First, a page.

LOUISVILLE, Ky. (WDRB) -- President Trump has signed 12 executive orders, and he hasn't even been on the job a week.

Today WDRB examined the orders with the greatest potential impacts locally including who will be affected and how.


One-hundred and forty-nine people from 50 different countries came to Louisville's downtown library Thursday -- and they left as citizens of the same one, America.

Their faces told stories of joy, relief -- and for some -- concern.

"Amazing that it finally happened!" exclaimed 20-year-old Sam Tarfreshi, who was born in Iran, and moved to Kentucky with his mother six years ago.

"My life was miserable -- very difficult -- and if I think about it, I get tears in my eyes," said 31-year-old Mitra Subedi, who spent 19 years in a refugee camp in Nepal.

But 32-year-old Sandip Limbachia, who was born in India, is worried.

"Yeah, really because my mom and my brother are still in India, and I am worried about the paperwork for them because I know it's going to get more hard and more strict," Limbachia said.

President Trump's executive orders on immigration have stirred Louisville's growing immigrant community. Trump planted the first seeds for a wall along the country's border with Mexico, and ordered the hiring of 10,000 more immigration officers, threatening to pull federal funding from cities that don't work alongside them.

While the first orders focus on illegal residents, reports say this week the President may also suspend refugee resettlement from Muslim nations.

Taxes & Hiring Freeze

Kentucky appeared the poster child of the Affordable Care Act with the successful launch of its health exchange program Kynect. Then Governor Steve Beshear said roughly 400,000 more residents gained insurance due to the Obamacare law and the uninsured rate dropped to just six percent among the lowest nationally. But those adults who did not have insurance, thousands of them in Kentucky and across the country, faced financial penalties this year for non-coverage. Part of Trump's executive order on the ACA blocks those fees meaning those who couldn't afford insure won't have to pay a penalty for not having it.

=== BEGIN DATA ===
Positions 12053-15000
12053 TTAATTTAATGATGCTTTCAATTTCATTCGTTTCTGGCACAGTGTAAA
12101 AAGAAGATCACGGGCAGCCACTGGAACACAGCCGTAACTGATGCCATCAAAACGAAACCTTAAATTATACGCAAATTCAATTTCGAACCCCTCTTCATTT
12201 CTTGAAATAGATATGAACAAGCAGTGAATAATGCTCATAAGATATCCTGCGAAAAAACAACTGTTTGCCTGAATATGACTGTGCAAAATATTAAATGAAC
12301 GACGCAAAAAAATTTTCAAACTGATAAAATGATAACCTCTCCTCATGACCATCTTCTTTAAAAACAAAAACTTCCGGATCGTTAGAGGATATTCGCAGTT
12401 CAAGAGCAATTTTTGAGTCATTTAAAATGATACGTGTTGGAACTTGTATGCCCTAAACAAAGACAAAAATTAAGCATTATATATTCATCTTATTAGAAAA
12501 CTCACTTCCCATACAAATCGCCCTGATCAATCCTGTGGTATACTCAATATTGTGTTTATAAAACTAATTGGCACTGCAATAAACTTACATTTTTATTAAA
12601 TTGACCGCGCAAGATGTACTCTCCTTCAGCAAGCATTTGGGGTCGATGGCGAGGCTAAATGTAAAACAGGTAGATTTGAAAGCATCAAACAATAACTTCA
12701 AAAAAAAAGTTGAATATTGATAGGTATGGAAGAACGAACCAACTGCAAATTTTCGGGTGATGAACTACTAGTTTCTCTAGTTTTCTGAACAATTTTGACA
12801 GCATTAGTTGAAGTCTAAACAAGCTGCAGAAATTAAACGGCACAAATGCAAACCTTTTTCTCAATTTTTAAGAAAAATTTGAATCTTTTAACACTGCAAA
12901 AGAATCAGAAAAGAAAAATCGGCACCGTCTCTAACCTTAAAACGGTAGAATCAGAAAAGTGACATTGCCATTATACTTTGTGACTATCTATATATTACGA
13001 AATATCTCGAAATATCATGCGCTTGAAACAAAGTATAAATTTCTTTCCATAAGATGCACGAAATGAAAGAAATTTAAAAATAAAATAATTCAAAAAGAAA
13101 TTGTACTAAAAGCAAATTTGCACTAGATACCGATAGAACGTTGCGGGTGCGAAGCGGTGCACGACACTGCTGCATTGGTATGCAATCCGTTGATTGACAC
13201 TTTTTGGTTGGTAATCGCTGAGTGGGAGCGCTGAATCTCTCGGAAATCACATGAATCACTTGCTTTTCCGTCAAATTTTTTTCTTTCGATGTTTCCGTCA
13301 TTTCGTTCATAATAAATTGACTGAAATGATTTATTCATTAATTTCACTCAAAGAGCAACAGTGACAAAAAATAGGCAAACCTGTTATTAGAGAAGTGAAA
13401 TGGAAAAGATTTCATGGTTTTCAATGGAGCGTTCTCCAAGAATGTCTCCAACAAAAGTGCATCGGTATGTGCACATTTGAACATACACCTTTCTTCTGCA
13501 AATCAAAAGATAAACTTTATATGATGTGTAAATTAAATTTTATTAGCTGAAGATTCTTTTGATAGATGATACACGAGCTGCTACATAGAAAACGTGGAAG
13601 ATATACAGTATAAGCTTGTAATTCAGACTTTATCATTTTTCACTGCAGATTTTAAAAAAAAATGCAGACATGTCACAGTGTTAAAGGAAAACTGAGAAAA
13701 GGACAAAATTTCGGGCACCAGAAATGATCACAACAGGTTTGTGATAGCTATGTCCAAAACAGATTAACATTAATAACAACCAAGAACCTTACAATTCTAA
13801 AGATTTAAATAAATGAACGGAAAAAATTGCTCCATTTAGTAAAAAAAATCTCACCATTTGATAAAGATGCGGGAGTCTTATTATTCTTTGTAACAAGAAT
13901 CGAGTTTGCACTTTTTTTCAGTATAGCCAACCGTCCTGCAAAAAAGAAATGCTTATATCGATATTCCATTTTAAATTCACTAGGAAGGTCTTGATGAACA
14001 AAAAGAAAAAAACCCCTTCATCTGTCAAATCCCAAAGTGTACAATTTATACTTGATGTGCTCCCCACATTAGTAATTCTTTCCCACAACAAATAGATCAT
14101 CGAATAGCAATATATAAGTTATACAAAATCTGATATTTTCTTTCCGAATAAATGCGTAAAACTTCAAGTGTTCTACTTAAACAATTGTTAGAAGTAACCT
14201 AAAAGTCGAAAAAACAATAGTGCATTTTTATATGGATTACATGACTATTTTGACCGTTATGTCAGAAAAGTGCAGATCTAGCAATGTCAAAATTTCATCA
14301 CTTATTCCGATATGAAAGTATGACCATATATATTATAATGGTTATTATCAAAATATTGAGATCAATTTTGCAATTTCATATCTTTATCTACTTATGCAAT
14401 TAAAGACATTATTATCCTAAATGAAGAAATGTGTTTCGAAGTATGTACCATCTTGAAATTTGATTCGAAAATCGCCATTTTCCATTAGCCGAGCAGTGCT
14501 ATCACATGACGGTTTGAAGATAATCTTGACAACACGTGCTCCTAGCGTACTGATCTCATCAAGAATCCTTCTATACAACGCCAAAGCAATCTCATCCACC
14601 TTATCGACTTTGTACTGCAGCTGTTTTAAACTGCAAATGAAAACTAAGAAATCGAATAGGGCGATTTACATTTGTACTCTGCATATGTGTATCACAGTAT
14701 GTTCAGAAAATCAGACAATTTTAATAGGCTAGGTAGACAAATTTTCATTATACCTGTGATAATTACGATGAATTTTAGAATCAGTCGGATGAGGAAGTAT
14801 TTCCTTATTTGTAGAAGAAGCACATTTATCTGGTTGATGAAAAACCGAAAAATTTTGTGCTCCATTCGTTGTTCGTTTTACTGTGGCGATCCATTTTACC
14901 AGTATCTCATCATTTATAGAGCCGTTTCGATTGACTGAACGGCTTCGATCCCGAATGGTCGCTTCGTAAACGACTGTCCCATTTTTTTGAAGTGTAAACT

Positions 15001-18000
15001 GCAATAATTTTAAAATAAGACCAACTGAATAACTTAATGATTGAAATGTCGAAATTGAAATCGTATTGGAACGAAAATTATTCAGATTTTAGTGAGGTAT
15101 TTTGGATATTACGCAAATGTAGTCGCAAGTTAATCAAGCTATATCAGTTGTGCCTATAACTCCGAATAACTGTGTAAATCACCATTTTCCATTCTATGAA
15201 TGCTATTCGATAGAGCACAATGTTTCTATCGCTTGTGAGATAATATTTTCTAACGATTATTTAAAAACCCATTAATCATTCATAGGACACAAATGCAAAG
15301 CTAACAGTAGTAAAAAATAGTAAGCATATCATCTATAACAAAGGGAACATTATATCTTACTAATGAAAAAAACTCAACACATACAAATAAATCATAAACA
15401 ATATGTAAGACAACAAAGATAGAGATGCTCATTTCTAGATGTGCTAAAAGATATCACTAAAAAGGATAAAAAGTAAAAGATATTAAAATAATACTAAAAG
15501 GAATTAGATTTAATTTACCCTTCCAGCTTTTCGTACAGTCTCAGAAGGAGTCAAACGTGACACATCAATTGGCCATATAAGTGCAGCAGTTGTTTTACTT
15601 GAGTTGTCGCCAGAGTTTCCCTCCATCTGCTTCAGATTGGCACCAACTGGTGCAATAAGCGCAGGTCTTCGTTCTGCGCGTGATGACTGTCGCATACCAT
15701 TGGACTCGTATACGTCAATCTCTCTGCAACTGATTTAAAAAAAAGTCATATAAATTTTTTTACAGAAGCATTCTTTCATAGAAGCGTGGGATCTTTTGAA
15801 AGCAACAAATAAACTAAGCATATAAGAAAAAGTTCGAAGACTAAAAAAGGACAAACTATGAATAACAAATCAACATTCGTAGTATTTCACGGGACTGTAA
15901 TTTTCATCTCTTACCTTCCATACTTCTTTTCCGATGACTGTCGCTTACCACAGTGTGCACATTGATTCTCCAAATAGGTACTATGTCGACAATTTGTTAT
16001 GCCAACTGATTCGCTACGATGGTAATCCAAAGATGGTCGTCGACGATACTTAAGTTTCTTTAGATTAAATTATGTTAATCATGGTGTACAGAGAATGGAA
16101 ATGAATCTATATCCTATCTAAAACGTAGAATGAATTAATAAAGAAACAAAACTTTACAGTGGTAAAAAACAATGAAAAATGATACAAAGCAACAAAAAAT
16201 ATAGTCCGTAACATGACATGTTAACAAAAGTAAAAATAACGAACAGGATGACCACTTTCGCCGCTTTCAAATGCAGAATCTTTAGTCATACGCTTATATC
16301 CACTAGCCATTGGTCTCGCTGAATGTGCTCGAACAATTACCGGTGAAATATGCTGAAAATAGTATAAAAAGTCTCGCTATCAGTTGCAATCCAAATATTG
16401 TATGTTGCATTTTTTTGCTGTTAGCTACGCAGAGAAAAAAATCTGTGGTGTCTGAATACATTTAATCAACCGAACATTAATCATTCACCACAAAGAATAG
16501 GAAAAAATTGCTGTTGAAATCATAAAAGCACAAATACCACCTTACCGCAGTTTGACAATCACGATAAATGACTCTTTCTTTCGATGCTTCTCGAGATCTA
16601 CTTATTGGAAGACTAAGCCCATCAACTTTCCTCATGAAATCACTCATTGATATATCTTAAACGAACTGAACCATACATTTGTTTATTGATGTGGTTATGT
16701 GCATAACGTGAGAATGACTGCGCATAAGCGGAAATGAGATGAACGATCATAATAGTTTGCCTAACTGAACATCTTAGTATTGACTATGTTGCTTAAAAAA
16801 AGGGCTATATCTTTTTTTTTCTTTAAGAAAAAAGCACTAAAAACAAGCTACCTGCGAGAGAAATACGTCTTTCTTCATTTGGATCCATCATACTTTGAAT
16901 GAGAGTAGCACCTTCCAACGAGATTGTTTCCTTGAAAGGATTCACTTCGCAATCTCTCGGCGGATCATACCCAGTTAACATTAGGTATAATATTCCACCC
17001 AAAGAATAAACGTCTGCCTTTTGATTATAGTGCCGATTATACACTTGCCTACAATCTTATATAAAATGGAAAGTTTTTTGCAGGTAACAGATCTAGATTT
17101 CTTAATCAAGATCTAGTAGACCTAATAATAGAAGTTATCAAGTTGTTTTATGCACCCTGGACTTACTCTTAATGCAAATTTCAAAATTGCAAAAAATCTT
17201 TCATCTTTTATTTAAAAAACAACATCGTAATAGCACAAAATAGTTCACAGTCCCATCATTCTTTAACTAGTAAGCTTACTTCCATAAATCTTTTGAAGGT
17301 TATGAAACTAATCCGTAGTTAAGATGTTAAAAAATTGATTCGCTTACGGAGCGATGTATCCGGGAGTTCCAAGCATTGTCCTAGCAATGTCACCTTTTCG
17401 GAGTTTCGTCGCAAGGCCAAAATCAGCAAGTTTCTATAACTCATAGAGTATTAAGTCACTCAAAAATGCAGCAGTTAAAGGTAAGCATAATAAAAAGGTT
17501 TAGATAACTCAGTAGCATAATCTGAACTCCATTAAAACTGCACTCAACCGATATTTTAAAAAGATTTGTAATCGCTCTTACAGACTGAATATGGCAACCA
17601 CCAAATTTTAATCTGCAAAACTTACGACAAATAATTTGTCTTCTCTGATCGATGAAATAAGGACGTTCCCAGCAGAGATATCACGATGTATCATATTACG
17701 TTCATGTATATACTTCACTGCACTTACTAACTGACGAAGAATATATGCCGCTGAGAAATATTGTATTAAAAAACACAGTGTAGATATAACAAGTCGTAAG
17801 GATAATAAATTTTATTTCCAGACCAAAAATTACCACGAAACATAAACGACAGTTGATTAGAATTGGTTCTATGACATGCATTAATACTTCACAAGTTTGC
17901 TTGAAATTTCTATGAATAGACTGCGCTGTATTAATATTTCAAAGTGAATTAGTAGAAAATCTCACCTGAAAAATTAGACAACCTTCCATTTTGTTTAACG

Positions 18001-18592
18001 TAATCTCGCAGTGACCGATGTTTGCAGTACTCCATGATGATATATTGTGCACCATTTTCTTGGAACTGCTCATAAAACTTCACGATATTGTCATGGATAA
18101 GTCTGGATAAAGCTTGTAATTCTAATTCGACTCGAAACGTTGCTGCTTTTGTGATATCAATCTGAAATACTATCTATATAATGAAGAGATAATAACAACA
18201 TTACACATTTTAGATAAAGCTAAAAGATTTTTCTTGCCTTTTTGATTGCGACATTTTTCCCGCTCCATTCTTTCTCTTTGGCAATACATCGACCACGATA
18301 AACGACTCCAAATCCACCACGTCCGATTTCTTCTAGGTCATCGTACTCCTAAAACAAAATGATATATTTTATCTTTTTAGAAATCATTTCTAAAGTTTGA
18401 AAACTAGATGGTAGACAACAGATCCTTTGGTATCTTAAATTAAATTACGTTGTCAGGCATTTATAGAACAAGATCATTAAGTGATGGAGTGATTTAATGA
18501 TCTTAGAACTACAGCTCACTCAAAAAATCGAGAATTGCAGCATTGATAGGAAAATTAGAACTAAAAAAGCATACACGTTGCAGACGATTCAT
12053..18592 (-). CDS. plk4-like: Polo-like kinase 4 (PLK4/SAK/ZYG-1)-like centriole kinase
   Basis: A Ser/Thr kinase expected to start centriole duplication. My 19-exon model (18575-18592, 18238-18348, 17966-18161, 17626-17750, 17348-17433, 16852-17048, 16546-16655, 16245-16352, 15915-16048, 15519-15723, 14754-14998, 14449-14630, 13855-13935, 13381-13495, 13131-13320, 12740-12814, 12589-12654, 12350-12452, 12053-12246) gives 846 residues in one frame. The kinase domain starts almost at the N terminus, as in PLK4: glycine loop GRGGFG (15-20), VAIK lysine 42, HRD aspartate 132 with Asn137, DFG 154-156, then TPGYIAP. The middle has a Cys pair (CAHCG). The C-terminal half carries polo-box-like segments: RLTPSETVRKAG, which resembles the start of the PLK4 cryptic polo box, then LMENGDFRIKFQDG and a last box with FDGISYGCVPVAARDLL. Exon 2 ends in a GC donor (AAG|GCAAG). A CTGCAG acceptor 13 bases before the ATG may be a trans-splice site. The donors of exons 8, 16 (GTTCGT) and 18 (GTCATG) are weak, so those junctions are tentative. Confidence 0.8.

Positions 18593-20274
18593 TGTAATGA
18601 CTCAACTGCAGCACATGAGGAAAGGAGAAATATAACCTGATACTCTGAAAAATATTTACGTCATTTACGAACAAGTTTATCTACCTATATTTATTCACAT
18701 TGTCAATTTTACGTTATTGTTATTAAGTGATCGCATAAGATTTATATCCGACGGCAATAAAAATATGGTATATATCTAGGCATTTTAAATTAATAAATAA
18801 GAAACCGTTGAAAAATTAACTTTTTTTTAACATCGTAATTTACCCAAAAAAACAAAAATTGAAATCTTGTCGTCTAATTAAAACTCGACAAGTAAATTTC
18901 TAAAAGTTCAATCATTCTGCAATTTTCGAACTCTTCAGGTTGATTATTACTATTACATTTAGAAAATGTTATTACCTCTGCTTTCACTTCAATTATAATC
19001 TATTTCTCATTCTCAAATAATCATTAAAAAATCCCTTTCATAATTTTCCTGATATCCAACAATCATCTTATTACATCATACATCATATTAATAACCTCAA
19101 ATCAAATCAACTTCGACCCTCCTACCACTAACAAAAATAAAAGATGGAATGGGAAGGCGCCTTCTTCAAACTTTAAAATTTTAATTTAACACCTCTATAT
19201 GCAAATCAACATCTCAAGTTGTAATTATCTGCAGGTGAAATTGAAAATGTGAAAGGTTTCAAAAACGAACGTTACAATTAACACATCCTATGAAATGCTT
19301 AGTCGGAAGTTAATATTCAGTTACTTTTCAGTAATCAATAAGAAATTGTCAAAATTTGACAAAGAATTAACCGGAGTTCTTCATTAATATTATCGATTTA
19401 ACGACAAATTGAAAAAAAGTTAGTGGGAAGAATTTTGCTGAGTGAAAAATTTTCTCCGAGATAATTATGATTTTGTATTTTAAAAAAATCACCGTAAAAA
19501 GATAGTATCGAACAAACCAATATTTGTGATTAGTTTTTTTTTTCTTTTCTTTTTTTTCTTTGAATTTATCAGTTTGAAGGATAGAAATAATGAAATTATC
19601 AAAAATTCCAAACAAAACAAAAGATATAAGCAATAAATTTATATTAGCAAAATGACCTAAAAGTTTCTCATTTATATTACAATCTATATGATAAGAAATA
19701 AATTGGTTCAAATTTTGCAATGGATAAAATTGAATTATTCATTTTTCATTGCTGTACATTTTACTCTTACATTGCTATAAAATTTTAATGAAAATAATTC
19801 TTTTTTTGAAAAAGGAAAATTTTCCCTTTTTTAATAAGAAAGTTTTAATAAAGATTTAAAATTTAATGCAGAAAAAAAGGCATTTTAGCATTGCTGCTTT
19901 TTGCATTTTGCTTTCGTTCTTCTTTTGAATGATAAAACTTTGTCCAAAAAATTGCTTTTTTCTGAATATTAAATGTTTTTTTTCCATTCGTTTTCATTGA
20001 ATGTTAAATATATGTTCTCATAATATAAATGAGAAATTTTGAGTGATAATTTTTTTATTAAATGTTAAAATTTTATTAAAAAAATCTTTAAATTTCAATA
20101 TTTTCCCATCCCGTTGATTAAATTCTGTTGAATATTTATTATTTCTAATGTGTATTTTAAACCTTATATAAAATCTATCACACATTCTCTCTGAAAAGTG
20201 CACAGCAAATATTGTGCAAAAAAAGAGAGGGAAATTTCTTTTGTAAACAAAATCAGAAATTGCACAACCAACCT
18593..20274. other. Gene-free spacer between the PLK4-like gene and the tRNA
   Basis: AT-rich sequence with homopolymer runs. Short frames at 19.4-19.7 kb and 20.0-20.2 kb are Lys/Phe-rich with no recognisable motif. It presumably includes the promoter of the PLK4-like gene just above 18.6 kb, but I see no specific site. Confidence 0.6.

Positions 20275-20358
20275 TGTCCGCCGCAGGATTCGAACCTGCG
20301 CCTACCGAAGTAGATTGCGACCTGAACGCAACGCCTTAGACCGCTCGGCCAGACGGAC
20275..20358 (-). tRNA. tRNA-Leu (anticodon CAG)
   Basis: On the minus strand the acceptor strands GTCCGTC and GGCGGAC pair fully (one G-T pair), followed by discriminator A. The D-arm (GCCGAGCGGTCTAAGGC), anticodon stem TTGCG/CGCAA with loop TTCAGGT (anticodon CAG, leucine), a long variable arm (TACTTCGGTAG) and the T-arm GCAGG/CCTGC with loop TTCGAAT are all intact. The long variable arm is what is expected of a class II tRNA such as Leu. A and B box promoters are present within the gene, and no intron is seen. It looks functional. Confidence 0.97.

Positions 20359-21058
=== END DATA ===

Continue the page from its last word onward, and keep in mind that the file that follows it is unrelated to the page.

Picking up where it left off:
"Trump seems to be determined to make good on campaign promises," said University of Louisville political science professor Dewey Clayton.

Professor Clayton says President Trump's federal hiring freeze will also touch the Commonwealth..

"It will slow down government processes, no doubt about it: people looking to get social security checks, a lot of things slow down because you will have less workers to do them," Clayton said.

But the biggest impact may be felt among the 149 new citizens -- like Sandip Limbachia -- who are excited to have a chance to live the American dream, and say they're happy they achieved it in time.

"I feel great," said Limbachia. "I feel honor, and just relief. I know I just can't express -- just overwhelmed."

Kentucky is among the top states in the country for refugee resettlement, and Louisville takes the most. The city's immigrant population is approximately 100,000 people.

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